CALIFORNIA—The ALS Ice Bucket Challenge has been trending over the past couple of weeks and encouraging people to show their support against Amyotrophic Lateral Sclerosis (ALS). Despite the positive efforts, Californians have to be careful when showing their support to fight the disease because of the drought that is currently affecting the state.

ALS or Lou Gehrig’s disease is an “a progressive neurodegenerative disease that affects nerve cells in the brain and the spinal cord,” according to the ALS Association’s (ALSA) homepage. The disease causes a degeneration of motor neurons that cause the afflicted to lose the ability to move and control their muscles. As the disease progresses, victims become paralyzed and will eventually die from complications.

ALS breaks down the meaning of ALS as “A-myo-trophic comes from the Greek language. ”A” means no or negative. “Myo” refers to muscle, and “Trophic” means nourishment–”No muscle nourishment.” When a muscle has no nourishment, it “atrophies” or wastes away. “Lateral” identifies the areas in a person’s spinal cord where portions of the nerve cells that signal and control the muscles are located. As this area degenerates it leads to scarring or hardening (“sclerosis”) in the region. Though the true cause of ALS is unknown, 5-10 percent of the time, ALS is the result of genetic mutation, but the typically another there is more than one member of the family that also has ALS, though the genes being passed down as a sort of genetic inheritance is not always the case, even when the disease is present in multiple family members.

Symptoms of ALS include muscle weakness, difficulty swallowing or breathing, and impairment of arm and legs, twitching and muscle cramping; particularly in hands or feet. Thick speech and a difficulty projecting the voice are also symptoms; more advanced stages included shortness of breath, and difficulty with breathing and swallowing.

In 2011, ALSA stated through two independent studies they funded, the ALSA “found a genetic abnormality that according to researchers is the most common cause of Amyotrophic lateral sclerosis (ALS) and frontotemporal dementia (FTD). As reported in the recent online issue of the scientific journal Neuron, an unusual mutation was discovered, where a short DNA sequence is repeated many more times as compared to healthy individuals.”

The gene known as C9ORF72 accounts for 25 to 40 percent of all familial ALS (FALS) cases, “depending on the population), and also approximately 4 percent to 6 percent of sporadic cases. As noted, these apparently sporadic cases are in fact genetic. The gene mutation appears to act in a dominant manner.” ALS typically affects people in the age range between 40 and 70. “The ALS Association has committed $99 million to find effective treatments and a cure to Lou Gehrig’s disease.€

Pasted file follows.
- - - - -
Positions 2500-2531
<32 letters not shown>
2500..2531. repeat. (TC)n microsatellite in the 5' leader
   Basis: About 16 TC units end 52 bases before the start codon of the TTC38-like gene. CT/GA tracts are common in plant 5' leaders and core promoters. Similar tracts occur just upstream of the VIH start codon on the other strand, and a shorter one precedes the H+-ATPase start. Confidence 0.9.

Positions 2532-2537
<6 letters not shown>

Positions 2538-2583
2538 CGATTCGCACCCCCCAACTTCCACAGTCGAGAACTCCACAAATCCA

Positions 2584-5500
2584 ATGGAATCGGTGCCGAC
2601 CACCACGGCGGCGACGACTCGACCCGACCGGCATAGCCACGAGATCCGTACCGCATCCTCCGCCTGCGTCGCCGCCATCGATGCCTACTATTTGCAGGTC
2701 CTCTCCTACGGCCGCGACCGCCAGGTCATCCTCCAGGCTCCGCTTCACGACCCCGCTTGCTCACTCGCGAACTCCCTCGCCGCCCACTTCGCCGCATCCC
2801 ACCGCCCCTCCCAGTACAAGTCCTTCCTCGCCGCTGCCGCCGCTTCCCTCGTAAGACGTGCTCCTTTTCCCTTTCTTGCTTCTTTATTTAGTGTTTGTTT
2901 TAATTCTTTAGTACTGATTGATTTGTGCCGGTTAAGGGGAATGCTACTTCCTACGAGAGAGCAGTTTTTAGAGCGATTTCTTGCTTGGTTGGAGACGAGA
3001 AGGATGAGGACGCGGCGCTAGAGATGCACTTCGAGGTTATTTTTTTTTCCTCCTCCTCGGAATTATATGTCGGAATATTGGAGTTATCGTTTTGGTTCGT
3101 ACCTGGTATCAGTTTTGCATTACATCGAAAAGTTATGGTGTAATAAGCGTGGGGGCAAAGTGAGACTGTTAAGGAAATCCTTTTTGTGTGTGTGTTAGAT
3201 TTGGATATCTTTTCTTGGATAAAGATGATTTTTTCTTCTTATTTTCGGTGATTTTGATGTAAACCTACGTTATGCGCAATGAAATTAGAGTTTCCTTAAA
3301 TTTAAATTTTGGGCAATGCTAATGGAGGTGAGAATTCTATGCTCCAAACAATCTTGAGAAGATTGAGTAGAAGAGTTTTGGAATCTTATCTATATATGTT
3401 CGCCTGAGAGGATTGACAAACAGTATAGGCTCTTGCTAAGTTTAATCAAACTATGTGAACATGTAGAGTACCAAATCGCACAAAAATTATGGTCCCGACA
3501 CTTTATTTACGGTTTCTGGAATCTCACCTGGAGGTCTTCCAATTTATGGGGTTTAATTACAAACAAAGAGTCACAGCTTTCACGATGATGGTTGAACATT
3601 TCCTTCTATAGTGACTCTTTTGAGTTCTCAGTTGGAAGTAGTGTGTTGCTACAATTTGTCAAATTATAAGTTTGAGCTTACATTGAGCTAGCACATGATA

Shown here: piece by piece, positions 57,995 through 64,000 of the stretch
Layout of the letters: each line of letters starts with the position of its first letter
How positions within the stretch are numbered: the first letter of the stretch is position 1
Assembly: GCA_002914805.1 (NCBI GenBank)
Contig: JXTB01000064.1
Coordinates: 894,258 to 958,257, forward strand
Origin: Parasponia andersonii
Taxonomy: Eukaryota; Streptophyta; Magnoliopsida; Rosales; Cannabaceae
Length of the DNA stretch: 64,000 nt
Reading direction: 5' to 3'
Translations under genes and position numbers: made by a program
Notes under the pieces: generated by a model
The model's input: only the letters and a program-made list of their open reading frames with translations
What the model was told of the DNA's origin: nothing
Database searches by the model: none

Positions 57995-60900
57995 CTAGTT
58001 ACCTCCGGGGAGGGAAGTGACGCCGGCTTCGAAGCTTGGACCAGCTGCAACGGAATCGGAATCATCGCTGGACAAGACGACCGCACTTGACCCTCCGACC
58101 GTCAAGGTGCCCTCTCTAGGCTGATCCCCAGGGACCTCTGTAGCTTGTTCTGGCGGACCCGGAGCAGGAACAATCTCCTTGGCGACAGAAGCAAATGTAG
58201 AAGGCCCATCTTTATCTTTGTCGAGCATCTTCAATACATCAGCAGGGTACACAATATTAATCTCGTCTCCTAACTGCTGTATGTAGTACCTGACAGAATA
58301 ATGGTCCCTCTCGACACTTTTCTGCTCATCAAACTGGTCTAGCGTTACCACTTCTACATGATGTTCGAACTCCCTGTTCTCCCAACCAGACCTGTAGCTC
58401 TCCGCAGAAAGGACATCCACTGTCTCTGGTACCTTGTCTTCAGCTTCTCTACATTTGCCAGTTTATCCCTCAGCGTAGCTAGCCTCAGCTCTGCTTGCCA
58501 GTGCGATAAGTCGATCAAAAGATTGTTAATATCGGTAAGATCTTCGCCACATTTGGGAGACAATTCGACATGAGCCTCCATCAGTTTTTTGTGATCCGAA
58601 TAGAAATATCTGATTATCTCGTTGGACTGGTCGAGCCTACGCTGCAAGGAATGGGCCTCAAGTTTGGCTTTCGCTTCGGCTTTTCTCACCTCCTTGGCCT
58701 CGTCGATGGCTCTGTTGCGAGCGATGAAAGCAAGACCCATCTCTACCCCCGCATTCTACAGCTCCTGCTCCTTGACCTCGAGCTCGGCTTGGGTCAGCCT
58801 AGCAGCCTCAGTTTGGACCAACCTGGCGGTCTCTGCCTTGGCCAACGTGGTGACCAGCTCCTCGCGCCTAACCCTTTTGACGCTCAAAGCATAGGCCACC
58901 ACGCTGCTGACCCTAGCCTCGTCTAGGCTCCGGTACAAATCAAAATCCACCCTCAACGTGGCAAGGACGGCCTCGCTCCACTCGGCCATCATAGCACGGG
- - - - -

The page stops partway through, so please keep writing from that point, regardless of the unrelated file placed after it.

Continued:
The typical length of survival with the disease is 3-5 years, but many people have been known to live 10 years or more. Because ALS affects muscle neurons, as the disease progresses, those afflicted will eventually have to rely on a permanent ventilator for support to live.

The Ice Bucket Challenge comes in to play by spreading awareness of the disease. By
recording a video of yourself being drenched by a bucket of iced
water; and then posting the chilling video to a social media page,
and nominating others to join in, the name of the disease is spread
and brings about awareness

False claims have been spreading suggesting that Californians who perform the ALS Ice Bucket challenge could be slapped with a $500 fine, but Kimberly Hughes of the Los Angeles Department Water and Power dispelled the rumor to Canyon News. In response to the ALS challenge, the Los Angeles Department of Water and Power has indicated that they “don’t have rules in place to restrict the use of the water for the challenge, but what people are doing is off-setting the water use, by skipping a shower. People can then take the challenge, skip a shower and donate to fight ALS.”

The ALS Association does remind participants to keep in mind that water is still a valuable resource; should the water be from an area that is experiencing a drought, the water should be re-purposed. Many celebrities have found ways to participate in the challenge while keeping conscious of water usage; actress Nina Dobrev posted a video of herself on a boat conducting the Ice Bucket Challenge before jumping into the ocean and singer Britney Spears stood in a pool, as a bucket of ice water was dumped on her.

As of August 20, the Ice Bucket Challenge has already raised $31.5 million for ALS research. Other ways to support ALS include joining the “Walk to Defeat ALS” as well as involvement in fundraisers, sharing information about the disease or donating to the ALSA at: